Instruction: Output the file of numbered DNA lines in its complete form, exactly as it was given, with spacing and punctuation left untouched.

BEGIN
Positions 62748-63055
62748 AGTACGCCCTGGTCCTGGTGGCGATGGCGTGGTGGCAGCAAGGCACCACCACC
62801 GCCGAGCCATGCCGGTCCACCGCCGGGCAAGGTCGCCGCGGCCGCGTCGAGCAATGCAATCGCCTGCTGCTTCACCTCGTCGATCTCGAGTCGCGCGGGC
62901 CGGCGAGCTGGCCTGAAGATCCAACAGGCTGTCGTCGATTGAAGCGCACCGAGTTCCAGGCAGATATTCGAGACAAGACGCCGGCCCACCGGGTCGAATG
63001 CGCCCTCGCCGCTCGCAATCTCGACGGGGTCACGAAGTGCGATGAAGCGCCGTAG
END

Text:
Positions 62748-63055
62748 AGTACGCCCTGGTCCTGGTGGCGATGGCGTGGTGGCAGCAAGGCACCACCACC
62801 GCCGAGCCATGCCGGTCCACCGCCGGGCAAGGTCGCCGCGGCCGCGTCGAGCAATGCAATCGCCTGCTGCTTCACCTCGTCGATCTCGAGTCGCGCGGGC
62901 CGGCGAGCTGGCCTGAAGATCCAACAGGCTGTCGTCGATTGAAGCGCACCGAGTTCCAGGCAGATATTCGAGACAAGACGCCGGCCCACCGGGTCGAATG
63001 CGCCCTCGCCGCTCGCAATCTCGACGGGGTCACGAAGTGCGATGAAGCGCCGTAG